As soon as combustion engines began coughing their way past skeptics and in to the minds of early adopters, the ‘delivery’ industry made a giant leap in efficiency. In the very early 1900s, motorcycles quickly replaced many bicycles, horses and feet as a faster means of delivering information.
Imagine the transitional period when motorcycles were zipping around horses. This speedy Flying Merkel (above) added a thump to the sounds of the city and left peculiar puffs of smoke in its wake. To start this beast, the operator would fill the crankcase with oil from a glass syringe, retard the ignition, engage the clutch, prime the carburetor, pedal til the motor starts, tip it off the center stand and let the clutch out while pedaling away.
Since horses required rest after long rural routes, carriers had to rotate the animals accordingly. Motorcycles would simplify this process. Of course, when the terrain became muddy or impassable, motorcycles were often temporarily sidelined in favor of the sure-footed horses.
Fred Bohnhoff (above), a mail carrier in rural Wisconsin during the early 1900s, had a 32-mile horse-n-buggy route before he made the switch to a motorcycle (not sure what kind of bike he’s riding in this picture).
In 1917, an Indian owner and early motorcycle enthusiast, M.H. Childers (above), made an impressive delivery on par with today’s express standards. A man who was going to be married needed his suit within the same day, but he was 40 miles away from the Wells Fargo depot. The first effort to place it on a train failed, upsetting the bridegroom and prompting action by the Wells Fargo boss. He called upon wagon driver, Childers, to go get his Indian and hand-deliver the suit. He delivered the package well before the wedding despite having to “slow down to 45-miles an hour” through a small town in between and repair the bike once (it took him a total of 1 hour and 15 minutes).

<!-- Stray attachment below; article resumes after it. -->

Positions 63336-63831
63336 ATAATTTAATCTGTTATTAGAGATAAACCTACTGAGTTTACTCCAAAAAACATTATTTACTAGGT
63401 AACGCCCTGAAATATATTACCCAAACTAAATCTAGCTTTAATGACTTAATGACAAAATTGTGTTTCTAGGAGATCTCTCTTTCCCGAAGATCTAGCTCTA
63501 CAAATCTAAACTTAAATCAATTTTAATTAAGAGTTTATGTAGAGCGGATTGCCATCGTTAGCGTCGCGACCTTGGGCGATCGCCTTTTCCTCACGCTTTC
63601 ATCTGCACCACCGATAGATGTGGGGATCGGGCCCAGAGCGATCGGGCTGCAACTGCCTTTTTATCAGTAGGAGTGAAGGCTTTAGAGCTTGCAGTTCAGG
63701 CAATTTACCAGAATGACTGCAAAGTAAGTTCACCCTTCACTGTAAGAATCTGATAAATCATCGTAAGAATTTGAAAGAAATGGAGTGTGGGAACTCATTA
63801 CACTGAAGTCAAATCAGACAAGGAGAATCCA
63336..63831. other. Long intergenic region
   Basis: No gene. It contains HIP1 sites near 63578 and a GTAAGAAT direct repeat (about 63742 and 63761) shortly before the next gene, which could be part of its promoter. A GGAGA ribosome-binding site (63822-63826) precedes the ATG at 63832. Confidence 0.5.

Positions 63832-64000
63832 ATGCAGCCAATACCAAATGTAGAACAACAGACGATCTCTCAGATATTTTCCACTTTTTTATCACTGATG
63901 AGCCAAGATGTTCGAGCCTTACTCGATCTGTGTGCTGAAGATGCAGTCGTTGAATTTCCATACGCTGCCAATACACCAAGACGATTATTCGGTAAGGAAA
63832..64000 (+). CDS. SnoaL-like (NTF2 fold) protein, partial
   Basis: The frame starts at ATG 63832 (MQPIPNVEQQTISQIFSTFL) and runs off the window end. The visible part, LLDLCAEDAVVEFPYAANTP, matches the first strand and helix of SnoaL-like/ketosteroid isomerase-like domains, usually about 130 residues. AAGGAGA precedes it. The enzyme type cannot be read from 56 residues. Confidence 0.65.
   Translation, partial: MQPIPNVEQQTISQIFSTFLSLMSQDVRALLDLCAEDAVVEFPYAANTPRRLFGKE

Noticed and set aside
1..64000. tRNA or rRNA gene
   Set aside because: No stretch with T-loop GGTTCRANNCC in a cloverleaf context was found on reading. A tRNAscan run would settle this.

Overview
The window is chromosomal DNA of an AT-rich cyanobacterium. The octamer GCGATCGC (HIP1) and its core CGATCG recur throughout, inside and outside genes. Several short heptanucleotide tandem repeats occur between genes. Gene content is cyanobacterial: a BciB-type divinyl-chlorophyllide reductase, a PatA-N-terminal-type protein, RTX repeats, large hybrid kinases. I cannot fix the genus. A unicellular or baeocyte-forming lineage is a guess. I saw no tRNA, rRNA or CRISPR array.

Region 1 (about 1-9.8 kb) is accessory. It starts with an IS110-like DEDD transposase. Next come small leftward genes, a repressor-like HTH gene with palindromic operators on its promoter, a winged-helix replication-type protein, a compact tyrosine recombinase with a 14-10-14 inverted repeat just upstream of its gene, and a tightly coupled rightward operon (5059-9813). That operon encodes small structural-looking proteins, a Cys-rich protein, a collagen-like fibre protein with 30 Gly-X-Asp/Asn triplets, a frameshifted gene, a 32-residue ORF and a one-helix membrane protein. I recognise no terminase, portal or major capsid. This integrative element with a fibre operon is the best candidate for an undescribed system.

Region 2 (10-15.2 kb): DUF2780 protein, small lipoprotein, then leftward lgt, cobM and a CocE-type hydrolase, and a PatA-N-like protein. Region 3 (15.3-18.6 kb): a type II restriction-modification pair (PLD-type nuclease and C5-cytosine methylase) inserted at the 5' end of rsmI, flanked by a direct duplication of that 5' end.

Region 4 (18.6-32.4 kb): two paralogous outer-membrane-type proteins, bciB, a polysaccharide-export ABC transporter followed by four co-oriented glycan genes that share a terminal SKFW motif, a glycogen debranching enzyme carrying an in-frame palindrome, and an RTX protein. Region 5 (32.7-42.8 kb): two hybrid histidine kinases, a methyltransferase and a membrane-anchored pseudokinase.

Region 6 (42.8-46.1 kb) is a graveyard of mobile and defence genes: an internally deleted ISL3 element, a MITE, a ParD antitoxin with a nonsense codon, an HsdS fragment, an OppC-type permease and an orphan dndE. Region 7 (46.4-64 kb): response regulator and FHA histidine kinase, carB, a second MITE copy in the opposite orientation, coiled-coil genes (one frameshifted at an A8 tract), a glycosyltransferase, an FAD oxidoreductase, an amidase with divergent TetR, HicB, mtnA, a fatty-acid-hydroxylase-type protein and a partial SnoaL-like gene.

These foldable scooter-like Autopeds (above and below) were made in Long Island City, New York from 1915 – 1921. It was an efficient running, air-cooled 4-stroke engine that powered the front wheel. Its 155ccs and 10-inch wheels carried these U.S. postmen much faster than on foot. (Wonder if they faced any issues of theft?)
This stamp features a postman and his Harley-Davidson Model 22. Back then, we’re bettin’ a motorcyclist had to be mechanically inclined to stay punctual.
During the early 1930s, the British Post Office was delivering 65 million telegrams per year. To help manage this massive task, fleets of small-displacement BSAs were added to the postal force. In Leeds, 17-year old boys were allowed to operate the motorcycles at an average of 15mph. Overall, this new service was a success, creating more motorcycle messenger jobs in surrounding cities.
By 1934, the GPO motorcycle fleets were upgraded to side-valve 250 singles. Woulda been neat to hear this swarm of pippety-popping BSAs leave the post office all at once, fanning out across the city. Sidecars had been employed since the nineteen-teens in the UK when more capacity was needed. By the mid 30s, they were no match for the increasing number of small vans like the Morris Minor. Orders for new sidecars stopped in ’36, but some of the rigs stuck around til 1947.
Back in the United States, four-wheeled mail vehicles became the norm by 1928. The U.S. Postal Service listed 27 government-owned motorcycles compared to 6,392 trucks as part of its fleet. Motorcycles would move on to other civil services as police bikes, armed escorts, and military vehicles. Today, as machines associated more with recreation, racing or commuting, it’s fun to learn of their historic role in speeding up the transportation of information.